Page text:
Betty Whiting Flemming Needlework Expert
Betty Whiting Flemming, 82, a needlework expert and museum volunteer, died March 1 at her home in Leesburg, where she had lived for 38 years. She had pancreatic cancer.
For about a decade beginning in 1982, Mrs. Flemming was a staff aide for the National Museum of American History's textiles division.
Mrs. Flemming helped organize and lead the Loudoun Sampler Guild, a group devoted to decorative pieces of needlework. She also started and organized the annual Loudoun Children's Needlework Seminar.
From 1992 to 1999, she was a curator at the Loudoun Museum, where she was responsible for "Threads of History," a sampler exhibit and symposium. She spent two years researching and planning a Loudoun Museum event, "The Quaker Girl: Her Life and Her Needlework," in 2008.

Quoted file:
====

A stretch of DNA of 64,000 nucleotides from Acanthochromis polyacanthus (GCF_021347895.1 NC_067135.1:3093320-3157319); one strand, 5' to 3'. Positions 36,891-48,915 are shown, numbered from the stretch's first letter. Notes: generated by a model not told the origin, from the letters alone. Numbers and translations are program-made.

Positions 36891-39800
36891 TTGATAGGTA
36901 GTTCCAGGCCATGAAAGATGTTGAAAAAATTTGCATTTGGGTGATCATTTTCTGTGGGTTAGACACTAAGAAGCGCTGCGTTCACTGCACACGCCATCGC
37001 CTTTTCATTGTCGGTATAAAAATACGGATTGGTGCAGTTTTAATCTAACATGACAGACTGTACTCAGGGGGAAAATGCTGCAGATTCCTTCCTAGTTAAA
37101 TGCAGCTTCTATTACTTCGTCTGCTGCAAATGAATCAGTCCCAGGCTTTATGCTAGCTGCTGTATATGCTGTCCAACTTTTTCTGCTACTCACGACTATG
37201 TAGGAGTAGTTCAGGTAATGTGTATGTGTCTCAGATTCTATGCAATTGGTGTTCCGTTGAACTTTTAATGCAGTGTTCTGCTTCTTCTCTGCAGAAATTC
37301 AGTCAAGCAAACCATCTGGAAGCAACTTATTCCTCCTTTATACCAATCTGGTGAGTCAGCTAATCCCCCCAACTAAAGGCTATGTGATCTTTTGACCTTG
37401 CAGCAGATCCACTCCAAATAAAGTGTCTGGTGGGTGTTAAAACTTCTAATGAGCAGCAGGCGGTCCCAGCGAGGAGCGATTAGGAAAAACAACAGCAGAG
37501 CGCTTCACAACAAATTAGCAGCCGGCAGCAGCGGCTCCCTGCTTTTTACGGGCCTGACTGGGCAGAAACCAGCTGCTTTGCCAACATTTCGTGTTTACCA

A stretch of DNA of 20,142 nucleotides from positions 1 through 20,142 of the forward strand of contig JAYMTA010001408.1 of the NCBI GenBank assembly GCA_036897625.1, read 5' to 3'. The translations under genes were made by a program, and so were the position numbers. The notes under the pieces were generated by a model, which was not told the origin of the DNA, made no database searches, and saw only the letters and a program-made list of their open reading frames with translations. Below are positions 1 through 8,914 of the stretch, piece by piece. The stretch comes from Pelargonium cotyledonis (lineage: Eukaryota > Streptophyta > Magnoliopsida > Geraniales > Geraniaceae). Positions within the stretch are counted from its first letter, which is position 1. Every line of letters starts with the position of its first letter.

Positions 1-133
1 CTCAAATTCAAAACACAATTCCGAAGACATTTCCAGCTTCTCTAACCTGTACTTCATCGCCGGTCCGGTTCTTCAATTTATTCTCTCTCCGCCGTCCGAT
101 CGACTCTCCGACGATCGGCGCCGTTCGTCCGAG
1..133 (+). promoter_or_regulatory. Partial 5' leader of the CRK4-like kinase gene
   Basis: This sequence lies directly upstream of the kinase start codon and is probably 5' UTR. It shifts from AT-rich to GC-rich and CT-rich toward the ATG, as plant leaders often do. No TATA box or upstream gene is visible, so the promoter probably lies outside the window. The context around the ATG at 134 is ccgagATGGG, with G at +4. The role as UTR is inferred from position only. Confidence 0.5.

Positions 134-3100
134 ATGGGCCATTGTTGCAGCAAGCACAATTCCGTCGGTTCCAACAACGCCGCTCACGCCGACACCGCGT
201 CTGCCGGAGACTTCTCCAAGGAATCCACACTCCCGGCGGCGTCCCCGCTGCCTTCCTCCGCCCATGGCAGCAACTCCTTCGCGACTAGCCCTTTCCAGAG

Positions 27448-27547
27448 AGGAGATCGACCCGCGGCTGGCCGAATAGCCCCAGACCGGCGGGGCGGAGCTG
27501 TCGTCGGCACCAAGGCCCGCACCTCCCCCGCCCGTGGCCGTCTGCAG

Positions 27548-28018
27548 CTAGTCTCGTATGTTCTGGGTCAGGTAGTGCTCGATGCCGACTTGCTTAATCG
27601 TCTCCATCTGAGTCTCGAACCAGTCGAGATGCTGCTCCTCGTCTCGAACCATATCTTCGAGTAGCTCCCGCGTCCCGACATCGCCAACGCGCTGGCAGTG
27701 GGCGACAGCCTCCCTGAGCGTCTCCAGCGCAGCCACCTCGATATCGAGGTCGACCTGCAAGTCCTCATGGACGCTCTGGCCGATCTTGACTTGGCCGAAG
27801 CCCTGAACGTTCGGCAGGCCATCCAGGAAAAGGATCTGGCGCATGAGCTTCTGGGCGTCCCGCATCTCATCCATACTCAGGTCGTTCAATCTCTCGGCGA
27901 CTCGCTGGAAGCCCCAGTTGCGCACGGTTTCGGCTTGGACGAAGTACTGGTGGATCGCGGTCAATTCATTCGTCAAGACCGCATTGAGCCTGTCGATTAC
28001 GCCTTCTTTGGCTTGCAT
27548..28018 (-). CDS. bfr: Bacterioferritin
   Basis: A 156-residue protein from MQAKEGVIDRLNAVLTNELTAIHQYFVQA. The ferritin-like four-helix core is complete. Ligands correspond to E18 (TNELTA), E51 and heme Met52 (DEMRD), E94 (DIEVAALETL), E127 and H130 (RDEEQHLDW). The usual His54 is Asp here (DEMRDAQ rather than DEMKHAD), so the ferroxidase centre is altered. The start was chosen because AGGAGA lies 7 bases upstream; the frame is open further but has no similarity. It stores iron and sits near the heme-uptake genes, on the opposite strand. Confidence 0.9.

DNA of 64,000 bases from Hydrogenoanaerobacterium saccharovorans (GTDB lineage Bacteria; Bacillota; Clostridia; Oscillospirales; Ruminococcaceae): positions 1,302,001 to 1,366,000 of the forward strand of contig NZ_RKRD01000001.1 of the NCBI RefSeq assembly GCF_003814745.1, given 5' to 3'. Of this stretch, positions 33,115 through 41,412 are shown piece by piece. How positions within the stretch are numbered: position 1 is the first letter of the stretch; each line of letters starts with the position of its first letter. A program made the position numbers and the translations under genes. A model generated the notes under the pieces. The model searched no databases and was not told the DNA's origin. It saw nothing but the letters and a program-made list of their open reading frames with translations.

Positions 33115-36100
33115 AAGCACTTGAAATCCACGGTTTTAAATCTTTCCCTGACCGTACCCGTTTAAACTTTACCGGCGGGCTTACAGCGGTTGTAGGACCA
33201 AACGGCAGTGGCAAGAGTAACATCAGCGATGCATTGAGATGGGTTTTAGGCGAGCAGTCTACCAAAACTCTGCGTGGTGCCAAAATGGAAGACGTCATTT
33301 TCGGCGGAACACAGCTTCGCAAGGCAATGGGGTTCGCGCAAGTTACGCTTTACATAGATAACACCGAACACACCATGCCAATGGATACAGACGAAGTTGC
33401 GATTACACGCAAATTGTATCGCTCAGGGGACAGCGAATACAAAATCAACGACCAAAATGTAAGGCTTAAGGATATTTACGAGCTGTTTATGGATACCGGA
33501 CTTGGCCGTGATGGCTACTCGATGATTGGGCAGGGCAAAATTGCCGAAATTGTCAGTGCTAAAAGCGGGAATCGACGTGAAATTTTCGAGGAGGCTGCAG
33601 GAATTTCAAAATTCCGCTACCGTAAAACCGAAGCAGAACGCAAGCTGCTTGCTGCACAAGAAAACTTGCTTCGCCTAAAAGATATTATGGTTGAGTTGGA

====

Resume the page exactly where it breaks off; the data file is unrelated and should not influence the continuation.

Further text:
Mrs. Flemming lectured in the United States and England on American schoolgirl embroidery and taught various needlework classes. She published articles and documents on needlework and conservation and was responsible for the conservation of 38 historic works of embroidery in the collection at St. Joseph's Academy in Emmitsburg, Md., including raising the necessary funds for the project.
She founded the Loudoun Herb Guild and was a member of the Leesburg Garden Club.
Betty Louise Rush was born in San Antonio. She attended the University of Texas at Austin and later received a certificate in embroidery and design from the Royal School of Needlework in London.
Her first husband, Richard D. Whiting, died in 1949 while participating in an Air Force training exercise. A daughter from her first marriage, Helen H. Whiting, died in 1999.
Survivors include her husband of 56 years, Frederick F. Flemming of Leesburg; a daughter from her first marriage, Elizabeth D. Whiting of Leesburg; two children from her second marriage, Margaret T. Flemming of Dripping Springs, Tex., and F. Christian Flemming of Hamilton; four grandchildren; and a great-grandson.
-- Alexander F. Remington